Antiplatelet and anticoagulant agents in vitreoretinal surgery: a prospective multicenter study involving 804 patients
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We thank our colleague Andrei Grzybowski for his interest in our paper, recently published in Graefe’s Archives for Clinical and Experimental Ophthalmology . We agree with him that continuing or discontinuing antithrombotic drugs before any ocular surgery is still a matter of debate and may differ in diverse countries and cultures .
The number of combined surgeries, i.e., cataract extraction concomitant to vitreoretinal procedures, varies greatly from one country to another. In fact, in France, combined procedures are very popular and our group has shown the value of such combined surgeries for epiretinal membrane and macular hole surgery [3, 4]. The proportion of combined surgery in this study was 13.9%. This in accordance with our recent study, currently under review, examining this topic for the 2005–2014 period in France, where combined surgeries were performed versus standalone procedures with a 15.8% ratio. In our present series, no posterior capsule rupture was observed among the combined surgeries (n = 112).
We agree that in the past, aphakia and pseudophakia were reported as risk factors for developing a suprachoroidal hemorrhage . However, we wonder whether this finding remains valid with the less invasive surgeries we are using today. The proportion of pseudophakic eyes was 36.9% in our series.
We agree that lid ecchymosis, which was defined as a visible hematoma of the lids, was remarkably low in our series. This may be related to the technique used in these eyes. The needles used were 27-G Becton Dickinson (BD) needles. An intracaconcular injection was performed with a BD Microlance needle (length = 19 mm, diameter = 0.4 mm) and an inferior peribulbar injection was performed with a BD Rhexis needle (length = 32 mm, diameter = 0.4 mm, with a short bevel). The inferior peribulbar injection was not done through the skin of the eyelid, but directly through the inferior conjunctiva in the inferior cul-de-sac after gentle eversion of the lower eyelid. In an earlier series of 206 eyes, we found no lid ecchymosis, but seven subconjunctival hemorrhages with this technique .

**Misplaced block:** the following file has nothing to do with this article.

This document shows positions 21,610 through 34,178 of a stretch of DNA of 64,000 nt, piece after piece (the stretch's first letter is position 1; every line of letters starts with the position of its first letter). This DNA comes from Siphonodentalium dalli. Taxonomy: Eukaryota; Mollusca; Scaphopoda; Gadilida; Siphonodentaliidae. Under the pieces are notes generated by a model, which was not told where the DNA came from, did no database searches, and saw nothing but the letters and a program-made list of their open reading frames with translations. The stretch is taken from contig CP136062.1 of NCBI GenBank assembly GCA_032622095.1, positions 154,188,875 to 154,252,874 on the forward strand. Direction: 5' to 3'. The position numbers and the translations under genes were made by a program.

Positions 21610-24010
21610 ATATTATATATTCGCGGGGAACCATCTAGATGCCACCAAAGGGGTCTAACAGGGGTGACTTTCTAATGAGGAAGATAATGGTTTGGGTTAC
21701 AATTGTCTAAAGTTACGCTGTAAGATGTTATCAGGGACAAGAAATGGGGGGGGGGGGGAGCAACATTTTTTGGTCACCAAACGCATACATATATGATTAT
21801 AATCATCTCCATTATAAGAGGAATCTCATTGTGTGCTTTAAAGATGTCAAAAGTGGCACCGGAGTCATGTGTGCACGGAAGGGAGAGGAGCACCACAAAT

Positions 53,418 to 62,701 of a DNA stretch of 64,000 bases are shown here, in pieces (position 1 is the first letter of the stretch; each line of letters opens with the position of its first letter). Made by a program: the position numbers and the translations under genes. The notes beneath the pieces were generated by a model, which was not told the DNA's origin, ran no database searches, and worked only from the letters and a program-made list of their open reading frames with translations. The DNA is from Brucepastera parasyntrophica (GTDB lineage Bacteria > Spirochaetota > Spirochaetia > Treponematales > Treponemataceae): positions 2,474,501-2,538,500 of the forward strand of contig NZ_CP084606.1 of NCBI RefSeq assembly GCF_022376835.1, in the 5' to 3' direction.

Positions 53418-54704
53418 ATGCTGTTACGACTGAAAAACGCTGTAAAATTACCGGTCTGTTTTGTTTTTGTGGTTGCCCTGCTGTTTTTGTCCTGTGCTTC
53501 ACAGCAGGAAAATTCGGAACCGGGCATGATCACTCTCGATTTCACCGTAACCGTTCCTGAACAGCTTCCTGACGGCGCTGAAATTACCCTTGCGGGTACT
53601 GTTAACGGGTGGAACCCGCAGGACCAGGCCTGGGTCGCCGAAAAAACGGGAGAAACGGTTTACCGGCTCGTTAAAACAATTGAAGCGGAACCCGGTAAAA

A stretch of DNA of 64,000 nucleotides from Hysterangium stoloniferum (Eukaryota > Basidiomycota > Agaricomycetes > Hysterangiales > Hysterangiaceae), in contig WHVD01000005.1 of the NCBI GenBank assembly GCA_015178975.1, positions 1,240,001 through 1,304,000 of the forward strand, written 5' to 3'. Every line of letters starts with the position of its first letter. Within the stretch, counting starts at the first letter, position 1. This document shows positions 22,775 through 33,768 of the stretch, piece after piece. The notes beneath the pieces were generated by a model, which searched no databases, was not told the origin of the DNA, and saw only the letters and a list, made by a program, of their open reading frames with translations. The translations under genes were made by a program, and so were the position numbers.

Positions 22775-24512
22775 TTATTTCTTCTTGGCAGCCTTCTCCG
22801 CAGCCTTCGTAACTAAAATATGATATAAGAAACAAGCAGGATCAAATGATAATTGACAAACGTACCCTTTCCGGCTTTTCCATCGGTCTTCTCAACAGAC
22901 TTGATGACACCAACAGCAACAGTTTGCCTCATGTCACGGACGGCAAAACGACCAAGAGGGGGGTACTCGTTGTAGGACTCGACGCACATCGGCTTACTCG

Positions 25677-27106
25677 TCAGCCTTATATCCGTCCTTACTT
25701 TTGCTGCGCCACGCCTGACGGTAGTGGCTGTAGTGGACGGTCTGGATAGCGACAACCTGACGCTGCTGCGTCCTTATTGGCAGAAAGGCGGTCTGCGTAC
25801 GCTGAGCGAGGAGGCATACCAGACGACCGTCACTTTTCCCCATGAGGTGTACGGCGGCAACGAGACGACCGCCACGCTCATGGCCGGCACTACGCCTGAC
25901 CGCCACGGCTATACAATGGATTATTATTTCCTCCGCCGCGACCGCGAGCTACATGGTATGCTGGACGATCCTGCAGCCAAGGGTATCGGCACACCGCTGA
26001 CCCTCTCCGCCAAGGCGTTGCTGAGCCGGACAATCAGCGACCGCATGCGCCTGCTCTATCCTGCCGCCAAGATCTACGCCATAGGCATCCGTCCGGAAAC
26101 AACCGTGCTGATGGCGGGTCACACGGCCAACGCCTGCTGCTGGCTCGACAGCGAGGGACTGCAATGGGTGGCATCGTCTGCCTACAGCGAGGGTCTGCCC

In conclusion, millions of people are treated worldwide with antithrombotic agents, including new agents such as novel oral anticoagulants . Every professional involved in health care should strive to offer the best strategy for a given patient taking antithrombotic therapy.
- 1.Meillon C, Gabrielle PH, Luu M, Aho-Glele LS, Bron AM, Creuzot-Garcher C, net Cr (2018) Antiplatelet and anticoagulant agents in vitreoretinal surgery: a prospective multicenter study involving 804 patients. Graefes Arch Clin Exp Ophthalmol 256:461–467. https://doi.org/10.1007/s00417-017-3897-1 CrossRefPubMedGoogle Scholar
- 3.Dugas B, Ouled-Moussa R, Lafontaine PO, Guillaubey A, Berrod JP, Hubert I, Bron AM, Creuzot-Garcher CP (2010) Idiopathic epiretinal macular membrane and cataract extraction: combined versus consecutive surgery. Am J Ophthalmol 149:302–306. https://doi.org/10.1016/j.ajo.2009.09.011 CrossRefPubMedGoogle Scholar